At my 24-week appointment, I told my perinatologist that I had some indigestion that wouldn’t go away. It was a sharp pain in the middle of my chest. He recommended some OTC medications, and I probably tried them all but nothing would help for very long. The indigestion got so bad that I couldn’t sleep. I was completely miserable and uncomfortable every minute of every day. I couldn’t go to work because I was exhausted from fighting the pain all night.
After a couple days I couldn’t take it anymore and I went to the hospital. My blood pressure was high, but the baby was still fine. They prescribed a strong painkiller and gave me the materials needed to do a 24-hour urine test. I was told to take the test into my OBs office the next day where I was to also get some more bloodwork done. Little did I know, this was the beginning of the end.
The labs came back and the results pointed to preeclampsia. I was told to pack a bag and head to the hospital immediately. This was on a Friday night. I immediately broke down because that very week my perintologist had said that even at 24-weeks, which is usually the date of viability, my baby would be too small to survive due to IUGR. He had decided to wait on giving me the steroid shots that would develop her lungs because she was still too small for it to help anyway. We knew that delivery meant death. I kept apologizing to my husband for failing our baby. He calmed me down and I decided to try to stay positive like him, maybe they would find a different reason for the protein in the urine and the pain in my chest. We left for the hospital.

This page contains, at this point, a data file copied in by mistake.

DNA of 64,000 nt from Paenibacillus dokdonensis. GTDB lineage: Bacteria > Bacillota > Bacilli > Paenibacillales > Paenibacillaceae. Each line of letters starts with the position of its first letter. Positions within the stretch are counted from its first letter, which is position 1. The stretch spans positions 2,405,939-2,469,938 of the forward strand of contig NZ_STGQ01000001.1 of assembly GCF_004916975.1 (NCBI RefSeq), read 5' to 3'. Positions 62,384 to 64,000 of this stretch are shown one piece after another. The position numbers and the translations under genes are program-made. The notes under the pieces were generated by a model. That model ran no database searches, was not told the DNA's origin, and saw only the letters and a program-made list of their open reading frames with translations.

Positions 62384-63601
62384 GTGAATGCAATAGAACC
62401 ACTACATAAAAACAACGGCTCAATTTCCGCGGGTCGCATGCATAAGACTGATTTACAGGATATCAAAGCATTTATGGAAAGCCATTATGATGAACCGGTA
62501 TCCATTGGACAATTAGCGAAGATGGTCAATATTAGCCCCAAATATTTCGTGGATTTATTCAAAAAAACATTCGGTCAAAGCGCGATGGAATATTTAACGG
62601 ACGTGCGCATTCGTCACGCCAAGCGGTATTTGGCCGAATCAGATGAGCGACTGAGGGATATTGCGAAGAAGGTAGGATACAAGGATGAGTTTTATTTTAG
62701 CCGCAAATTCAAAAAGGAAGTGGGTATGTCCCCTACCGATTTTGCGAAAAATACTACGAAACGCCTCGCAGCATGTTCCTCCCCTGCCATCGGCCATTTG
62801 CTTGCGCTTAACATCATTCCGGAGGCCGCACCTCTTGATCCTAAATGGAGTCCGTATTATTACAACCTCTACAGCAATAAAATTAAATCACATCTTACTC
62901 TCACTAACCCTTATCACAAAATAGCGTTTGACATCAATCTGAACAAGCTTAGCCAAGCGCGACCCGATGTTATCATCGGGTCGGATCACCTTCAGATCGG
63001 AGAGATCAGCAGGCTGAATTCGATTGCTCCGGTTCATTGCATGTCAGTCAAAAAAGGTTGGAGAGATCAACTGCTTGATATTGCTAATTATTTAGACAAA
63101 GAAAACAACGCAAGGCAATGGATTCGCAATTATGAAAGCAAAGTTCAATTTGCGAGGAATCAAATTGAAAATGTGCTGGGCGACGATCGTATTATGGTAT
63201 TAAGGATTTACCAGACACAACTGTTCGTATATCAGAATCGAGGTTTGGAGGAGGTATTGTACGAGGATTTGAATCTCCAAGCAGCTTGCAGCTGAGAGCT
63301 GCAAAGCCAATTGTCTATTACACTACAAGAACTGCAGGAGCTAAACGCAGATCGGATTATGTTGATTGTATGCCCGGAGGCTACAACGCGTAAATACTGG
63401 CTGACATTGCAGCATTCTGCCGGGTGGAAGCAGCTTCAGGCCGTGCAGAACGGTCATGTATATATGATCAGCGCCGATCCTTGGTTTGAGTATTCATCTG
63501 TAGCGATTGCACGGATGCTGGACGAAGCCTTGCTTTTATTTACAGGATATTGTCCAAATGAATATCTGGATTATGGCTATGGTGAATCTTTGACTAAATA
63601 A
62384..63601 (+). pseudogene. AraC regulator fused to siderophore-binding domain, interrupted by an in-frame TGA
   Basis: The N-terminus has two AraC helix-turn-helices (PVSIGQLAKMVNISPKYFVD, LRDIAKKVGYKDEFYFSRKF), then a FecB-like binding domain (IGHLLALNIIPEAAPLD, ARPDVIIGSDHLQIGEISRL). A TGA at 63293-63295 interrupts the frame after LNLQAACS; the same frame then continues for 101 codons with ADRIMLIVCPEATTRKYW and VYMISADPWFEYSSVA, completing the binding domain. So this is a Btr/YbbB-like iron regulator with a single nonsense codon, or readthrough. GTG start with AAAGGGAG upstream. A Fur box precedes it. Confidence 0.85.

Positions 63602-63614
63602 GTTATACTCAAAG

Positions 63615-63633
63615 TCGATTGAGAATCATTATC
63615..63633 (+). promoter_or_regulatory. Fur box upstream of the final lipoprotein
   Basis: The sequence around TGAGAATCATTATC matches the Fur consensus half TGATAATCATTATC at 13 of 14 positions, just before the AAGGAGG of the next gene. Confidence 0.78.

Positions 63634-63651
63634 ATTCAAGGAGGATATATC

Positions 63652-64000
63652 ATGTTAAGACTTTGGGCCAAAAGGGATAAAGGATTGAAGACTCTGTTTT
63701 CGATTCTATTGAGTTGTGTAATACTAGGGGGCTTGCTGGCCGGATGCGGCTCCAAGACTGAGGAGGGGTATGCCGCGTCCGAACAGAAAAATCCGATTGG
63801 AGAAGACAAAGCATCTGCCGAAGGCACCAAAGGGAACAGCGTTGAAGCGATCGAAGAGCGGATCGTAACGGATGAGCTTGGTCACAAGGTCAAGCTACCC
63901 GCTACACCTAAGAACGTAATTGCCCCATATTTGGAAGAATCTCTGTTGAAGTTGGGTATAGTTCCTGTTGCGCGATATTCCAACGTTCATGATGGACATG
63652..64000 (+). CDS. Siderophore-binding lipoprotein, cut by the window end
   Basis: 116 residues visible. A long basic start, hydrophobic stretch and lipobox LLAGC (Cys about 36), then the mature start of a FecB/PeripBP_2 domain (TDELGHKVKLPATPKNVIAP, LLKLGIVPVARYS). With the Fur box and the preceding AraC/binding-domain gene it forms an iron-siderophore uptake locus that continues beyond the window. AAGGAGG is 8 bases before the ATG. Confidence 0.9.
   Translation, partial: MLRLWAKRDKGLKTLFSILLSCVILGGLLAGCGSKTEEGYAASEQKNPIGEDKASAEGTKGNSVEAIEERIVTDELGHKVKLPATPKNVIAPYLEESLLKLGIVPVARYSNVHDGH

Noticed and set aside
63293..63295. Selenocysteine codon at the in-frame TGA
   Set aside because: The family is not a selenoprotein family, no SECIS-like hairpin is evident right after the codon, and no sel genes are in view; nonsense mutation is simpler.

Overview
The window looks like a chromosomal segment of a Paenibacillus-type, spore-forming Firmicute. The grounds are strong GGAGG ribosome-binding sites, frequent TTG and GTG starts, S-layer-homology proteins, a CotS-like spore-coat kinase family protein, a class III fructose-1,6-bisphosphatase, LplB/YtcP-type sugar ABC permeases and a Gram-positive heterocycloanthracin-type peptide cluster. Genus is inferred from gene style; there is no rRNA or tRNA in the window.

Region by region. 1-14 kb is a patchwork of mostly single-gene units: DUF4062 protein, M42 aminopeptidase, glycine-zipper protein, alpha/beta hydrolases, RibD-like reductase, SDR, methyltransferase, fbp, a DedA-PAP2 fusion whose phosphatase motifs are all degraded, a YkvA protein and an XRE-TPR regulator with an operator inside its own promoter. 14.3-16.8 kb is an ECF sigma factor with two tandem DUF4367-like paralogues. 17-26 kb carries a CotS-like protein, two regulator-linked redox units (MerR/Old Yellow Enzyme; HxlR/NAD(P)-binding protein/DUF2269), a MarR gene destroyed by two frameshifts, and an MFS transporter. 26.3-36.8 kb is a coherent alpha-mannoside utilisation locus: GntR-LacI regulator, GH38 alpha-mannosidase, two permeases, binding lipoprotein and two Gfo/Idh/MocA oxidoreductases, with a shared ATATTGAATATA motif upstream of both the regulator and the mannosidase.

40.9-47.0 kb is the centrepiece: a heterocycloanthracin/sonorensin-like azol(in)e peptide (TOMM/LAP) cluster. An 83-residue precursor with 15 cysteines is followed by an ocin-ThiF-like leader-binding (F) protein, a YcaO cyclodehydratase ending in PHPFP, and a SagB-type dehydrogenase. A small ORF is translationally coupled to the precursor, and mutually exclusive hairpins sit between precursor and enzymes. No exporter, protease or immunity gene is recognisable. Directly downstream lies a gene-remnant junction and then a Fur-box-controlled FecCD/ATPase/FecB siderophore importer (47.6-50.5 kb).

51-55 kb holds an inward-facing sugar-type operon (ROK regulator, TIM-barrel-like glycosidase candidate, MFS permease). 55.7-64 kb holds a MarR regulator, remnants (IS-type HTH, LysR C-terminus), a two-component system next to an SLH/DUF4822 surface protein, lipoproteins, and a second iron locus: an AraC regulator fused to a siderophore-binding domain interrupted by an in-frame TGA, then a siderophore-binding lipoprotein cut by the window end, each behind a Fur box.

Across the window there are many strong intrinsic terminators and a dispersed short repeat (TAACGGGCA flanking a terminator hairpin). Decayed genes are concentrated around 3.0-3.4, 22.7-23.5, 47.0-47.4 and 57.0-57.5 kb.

The following morning my OB sat down on the hospital bed and told me we would have to deliver. She told me that if I didn’t deliver now, I could start having seizures or a stroke. She told me that both me and the baby were very sick but that my life was at stake and there was nothing they could do. I knew all of this already, but it was still crushing and we all cried together. How unfair was it that I would have to go through the pain of labor and delivery knowing she wouldn’t make it through?I was put on the medications that would start the process of delivery and other medications to keep me from having seizures. The magnesium sulfate was the worst. I was burning up, and so weak. My mom spoon-fed me ice chips and jello, and helped keep a cold washcloth on my forehead. The nurse called a priest from my mom’s church who came in to pray over me and the baby. I remember the nurse trying to explain everything to him in a low voice, but I still don’t think he understood why they had to deliver a doomed baby. The nurse stayed with us to pray. The priest gave my husband holy water to baptize our baby after delivery.